Sunday, January 10, 2010

Proofreading, part 26

Backtracking a bit to the experience of writing.

I talked about producing letters as not necessarily being writing. Specifically, embossing (the process of creating a shape by pressing up from the other side) isn't really writing.

We might say: ah, but Braille is created by embossing, and today there are lots of people for whom writing in Braille is experientially the same as writing. So why couldn't you emboss letters and make a Torah for the blind? At any rate, a Braille Torah?

Leaving the technical difficulties aside (rolling an embossed document into a scroll is asking for trouble), it's an interesting proposal.

There's a case recorded - I forget the reference, I'll look it up if anyone cares deeply – where a guy with no hands wrote a Torah with the pen held in his teeth, and the Torah was ruled invalid, because holding the pen in one's teeth is not what most people perceive experientially as writing.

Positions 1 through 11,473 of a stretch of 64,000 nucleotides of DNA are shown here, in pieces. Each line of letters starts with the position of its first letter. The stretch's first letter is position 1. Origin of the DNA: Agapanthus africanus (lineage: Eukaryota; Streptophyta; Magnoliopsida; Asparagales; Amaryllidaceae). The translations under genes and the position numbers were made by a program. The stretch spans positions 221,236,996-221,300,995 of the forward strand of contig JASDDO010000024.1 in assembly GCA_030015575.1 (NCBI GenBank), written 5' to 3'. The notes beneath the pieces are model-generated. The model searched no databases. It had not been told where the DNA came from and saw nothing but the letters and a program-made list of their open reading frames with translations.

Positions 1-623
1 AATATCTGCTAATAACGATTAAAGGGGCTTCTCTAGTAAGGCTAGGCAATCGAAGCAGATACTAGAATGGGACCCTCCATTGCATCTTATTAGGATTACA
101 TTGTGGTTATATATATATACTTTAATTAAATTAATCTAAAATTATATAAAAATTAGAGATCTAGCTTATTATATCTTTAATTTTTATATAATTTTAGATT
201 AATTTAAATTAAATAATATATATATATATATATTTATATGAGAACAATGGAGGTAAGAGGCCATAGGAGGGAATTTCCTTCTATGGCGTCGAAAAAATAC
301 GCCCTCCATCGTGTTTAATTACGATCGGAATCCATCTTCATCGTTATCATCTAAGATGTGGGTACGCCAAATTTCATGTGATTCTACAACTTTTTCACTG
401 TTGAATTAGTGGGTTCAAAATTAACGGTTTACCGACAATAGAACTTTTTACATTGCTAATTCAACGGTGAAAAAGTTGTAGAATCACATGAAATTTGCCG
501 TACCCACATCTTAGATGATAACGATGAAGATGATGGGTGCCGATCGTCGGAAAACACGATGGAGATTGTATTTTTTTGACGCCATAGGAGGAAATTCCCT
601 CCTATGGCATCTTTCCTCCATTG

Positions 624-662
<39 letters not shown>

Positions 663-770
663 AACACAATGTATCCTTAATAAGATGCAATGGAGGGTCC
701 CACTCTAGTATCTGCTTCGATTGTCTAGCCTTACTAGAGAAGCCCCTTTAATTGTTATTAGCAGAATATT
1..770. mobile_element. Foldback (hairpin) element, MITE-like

The guy had written a whole Torah, remember. That's a hell of a lot of work - I mean, it takes me a whole year, and I've got two perfectly good hands. He's written a whole Torah with the pen in his teeth, and he's got no hands - I would speculate that the rabbi who ruled his Torah invalid felt like a real heel. You couldn't be any kind of decent person and feel really sorry that you've got to say “um, no actually” to this person who's put in so much effort and so badly wants to be part of the community and it isn't their fault they can't participate through this activity.

But you've got to, and I think that's also the case for Braille Torahs. Holding the pen in one's teeth, or writing Braille, is definitely some people's experience of writing, but that doesn't mean it's the cultural experience of writing, and it seems that that's what matters here.

Ramifications of this attitude tomorrow.

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